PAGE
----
Subscribe via RSS Feed

Antonin Scalia, the Last Honest Judge

[ 64 ] March 26, 2013 |

Antonin Scalia, as Antonin Scalia will be the first person to tell you, does not let his social conservatism affect his jurisprudence. It’s just that the equal protection 14th Amendment concerns only racial discrimination, with particular attention to “discrimination” against white people, which is why the Freedman’s Bureau was considered unconstitutional by the framers of the 14th Amendment. It is just objectively true that the 14th Amendment doesn’t forbid invidious discrimination on the basis of gender or sexual orientation. This objective truth remains true although the 14th Amendment says nothing about race. And the subsequent amendment shows that the framers could have limited the equal protection clause to racial discrimination if they choose to. And Scalia is supposed to be a “textualist.” Where was I?

Oh, yes, Scalia’s reading a “race, especially racial classifications that aren’t related to maintaining a caste system, only” qualification into the 14th Amendment does not in any way reflect his reactionary political views. Which is why he would never fill the United States Reports with specious and offensive analogies about gays and lesbians.

And, actually, Millhiser is being too charitable to Scalia. Scalia didn’t actually say in his Lawrence dissent that he had “nothing against homosexuals.” Here’s the full quote:

Let me be clear that I have nothing against homosexuals, or any other group, promoting their agenda through normal democratic means.

He’s not saying that he has nothing against homosexuals; he’s generously allowing that he has nothing against homosexuals participating in the political process.* And note for the second time in his dissent he alludes to the “homosexual…agenda,” which as everyone but Ann Althouse understands in itself ends any question about whether Scalia is a homophobe, since nobody who supports gay and lesbian rights uses the phrase “homosexual agenda.” Have you ever seen Scalia refer to the “evangelical Christian agenda” in his Establishment Clause opinions? And of course this affects his jurisprudence.

*Great point by Joe in comments: Scalia does, in fact, have something against homosexuals participating in the political process, given his support for constitutional amendments prohibiting homosexuals from participating in the political process and all.

…Adam has more.

Share with Sociable

Comments (64)

Trackback URL | Comments RSS Feed

  1. Albionia says:

    He’s an ideologically blind douche bag and fascist. His idiotic invocation of “scientific evidence” was a poor attempt to conceal his bigotry. A disgrace.

    • Glenn says:

      My dear Albionia, the Supreme Court has always had its share of Douchebags, and it always will.

      • Snarki, child of Loki says:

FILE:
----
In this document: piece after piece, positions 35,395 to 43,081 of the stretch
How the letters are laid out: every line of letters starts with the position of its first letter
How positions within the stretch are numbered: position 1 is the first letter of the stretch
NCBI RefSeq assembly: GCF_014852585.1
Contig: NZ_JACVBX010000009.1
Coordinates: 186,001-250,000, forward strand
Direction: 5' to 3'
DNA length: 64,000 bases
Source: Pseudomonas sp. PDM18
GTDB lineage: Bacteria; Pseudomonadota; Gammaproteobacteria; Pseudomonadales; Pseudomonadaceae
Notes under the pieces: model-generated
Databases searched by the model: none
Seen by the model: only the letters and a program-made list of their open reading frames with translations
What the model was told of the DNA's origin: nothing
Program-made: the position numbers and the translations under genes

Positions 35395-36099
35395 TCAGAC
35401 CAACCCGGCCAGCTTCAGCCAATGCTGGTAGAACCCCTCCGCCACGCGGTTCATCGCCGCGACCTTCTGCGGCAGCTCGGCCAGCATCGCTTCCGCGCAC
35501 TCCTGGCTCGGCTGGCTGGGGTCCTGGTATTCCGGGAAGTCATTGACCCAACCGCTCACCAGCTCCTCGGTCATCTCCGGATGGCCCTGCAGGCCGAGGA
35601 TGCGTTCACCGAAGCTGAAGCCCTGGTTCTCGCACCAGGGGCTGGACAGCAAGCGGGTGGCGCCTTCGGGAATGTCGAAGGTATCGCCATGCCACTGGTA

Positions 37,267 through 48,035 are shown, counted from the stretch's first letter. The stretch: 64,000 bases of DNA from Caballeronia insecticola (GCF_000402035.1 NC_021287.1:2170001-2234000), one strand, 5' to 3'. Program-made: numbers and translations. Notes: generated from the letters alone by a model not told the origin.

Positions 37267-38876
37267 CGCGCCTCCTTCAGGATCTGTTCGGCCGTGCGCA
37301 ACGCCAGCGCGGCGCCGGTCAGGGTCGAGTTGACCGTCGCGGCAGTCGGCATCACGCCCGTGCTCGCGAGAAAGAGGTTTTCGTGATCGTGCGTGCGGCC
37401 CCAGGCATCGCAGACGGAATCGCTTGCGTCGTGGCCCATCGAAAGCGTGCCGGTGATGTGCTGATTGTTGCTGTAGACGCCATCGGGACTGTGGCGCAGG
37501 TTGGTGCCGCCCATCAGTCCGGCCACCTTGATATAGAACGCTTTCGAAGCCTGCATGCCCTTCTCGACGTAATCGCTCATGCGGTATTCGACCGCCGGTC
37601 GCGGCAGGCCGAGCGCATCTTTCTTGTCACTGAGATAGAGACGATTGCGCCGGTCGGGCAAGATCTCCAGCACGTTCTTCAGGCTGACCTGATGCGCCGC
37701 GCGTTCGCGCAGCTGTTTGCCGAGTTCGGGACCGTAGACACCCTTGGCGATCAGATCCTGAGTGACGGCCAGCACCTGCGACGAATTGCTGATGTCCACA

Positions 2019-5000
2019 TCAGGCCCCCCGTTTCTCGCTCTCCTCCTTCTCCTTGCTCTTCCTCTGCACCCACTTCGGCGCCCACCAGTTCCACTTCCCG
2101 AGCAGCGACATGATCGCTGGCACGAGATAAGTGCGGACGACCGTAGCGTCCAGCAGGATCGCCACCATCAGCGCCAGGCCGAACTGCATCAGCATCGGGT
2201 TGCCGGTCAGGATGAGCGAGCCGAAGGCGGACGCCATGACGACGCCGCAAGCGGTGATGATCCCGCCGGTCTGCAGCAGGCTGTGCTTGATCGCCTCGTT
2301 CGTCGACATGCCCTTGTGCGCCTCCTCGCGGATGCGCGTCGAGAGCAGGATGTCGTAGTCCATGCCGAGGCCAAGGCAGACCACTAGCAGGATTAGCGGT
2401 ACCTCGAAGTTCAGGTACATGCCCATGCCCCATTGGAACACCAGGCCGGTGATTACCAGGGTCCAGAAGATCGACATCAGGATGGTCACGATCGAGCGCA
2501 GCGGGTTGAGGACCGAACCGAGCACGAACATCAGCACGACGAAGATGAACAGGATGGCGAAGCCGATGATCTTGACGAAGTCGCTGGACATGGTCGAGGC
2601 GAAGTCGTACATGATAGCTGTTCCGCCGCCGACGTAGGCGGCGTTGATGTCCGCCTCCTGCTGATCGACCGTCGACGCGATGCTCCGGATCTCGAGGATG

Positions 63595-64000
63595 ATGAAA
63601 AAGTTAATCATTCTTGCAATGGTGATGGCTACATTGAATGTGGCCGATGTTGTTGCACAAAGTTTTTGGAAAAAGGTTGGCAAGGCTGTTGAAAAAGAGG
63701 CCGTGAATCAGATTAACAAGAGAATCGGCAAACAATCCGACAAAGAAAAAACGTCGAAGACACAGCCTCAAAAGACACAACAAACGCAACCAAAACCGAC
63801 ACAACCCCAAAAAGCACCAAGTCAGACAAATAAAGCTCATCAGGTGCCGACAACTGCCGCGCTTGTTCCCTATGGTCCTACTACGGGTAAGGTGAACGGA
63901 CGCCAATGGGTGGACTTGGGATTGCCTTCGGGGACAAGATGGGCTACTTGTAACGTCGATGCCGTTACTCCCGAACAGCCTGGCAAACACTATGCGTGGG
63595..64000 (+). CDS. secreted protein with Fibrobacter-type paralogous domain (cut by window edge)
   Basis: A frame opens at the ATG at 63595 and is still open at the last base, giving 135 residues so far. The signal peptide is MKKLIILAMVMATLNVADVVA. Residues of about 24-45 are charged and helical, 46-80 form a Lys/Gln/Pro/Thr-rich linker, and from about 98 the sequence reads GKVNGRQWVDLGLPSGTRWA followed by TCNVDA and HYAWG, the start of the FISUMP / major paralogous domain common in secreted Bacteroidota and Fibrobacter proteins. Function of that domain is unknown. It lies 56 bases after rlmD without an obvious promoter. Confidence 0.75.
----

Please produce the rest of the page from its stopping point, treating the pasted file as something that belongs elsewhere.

OMFG! There’s a quota? Affirmative Action for Douchebags on the USSC?

        Clearly, this is much, much worse than boosting minority admissions to the UofM law school. To stay true to his principles, Scalia must resign from the bench immediately.

  2. Kurzleg says:

    I had thought that one could consider certain conduct reprehensible…

    It always boils down to the sexytime. Always.

  3. Uncle Kvetch says:

    specious and offensive analogies about gays and lesbians

    So, what grotesquely offensive person or thing can I look forward to being compared to this week? People who hold the subway door open? People who don’t send flowers on Mother’s Day? Yankees fans?

  4. Joe says:

    If he was concerned about letting homosexuals to freely be able to change things by normal democratic means, he should have joined the majority in Romer v. Evans where they were singled out and blocked from “normal” means and required to overturn a state constitutional amendment.

    Scalia somewhere btw explains that addressing directly victims of slavery was different than a more open-ended affirmative action plan but it’s understandable given his and Thomas’ open-ended rhetoric on the subject, such a thing can be lost. See how today even in an “easy” case he had to refer to social understandings and such in ways called out by Alito in dissent. Scalia’s opinion was fine on the merits though Kagan’s was probably better but he tends to paper over complexities in Grandpa Scalia AM Radio mode.

  5. Joe says:

    Can’t wait to hear the orals today — SCOTUSBlog tells me Kennedy was VERY concerned about decided the broad question now, but open to denying standing. Scalia probably feels about Olson as he felt about Kennedy in Casey — what a turncoat!

  6. howard says:

    to my amateur’s eye, scalia was always a narcissistic right-winger, but over the last, oh, 15 years or so (a period that tracks his son’s ascension to made man status on the right), he’s moved on to total thuggery.

    is that just an amateur’s viewpoint, or do the professional court watchers feel the same way?

  7. Dilan Esper says:

    As a general rule, whenever someone says “I have nothing against ______”, they have something against it.

  8. Sly says:

    I’m not sure if the oral arguments in Holligsworth made the rounds yet, but I’m 20 minutes in and Scalia is already railing against gay adoption.

  9. Barry says: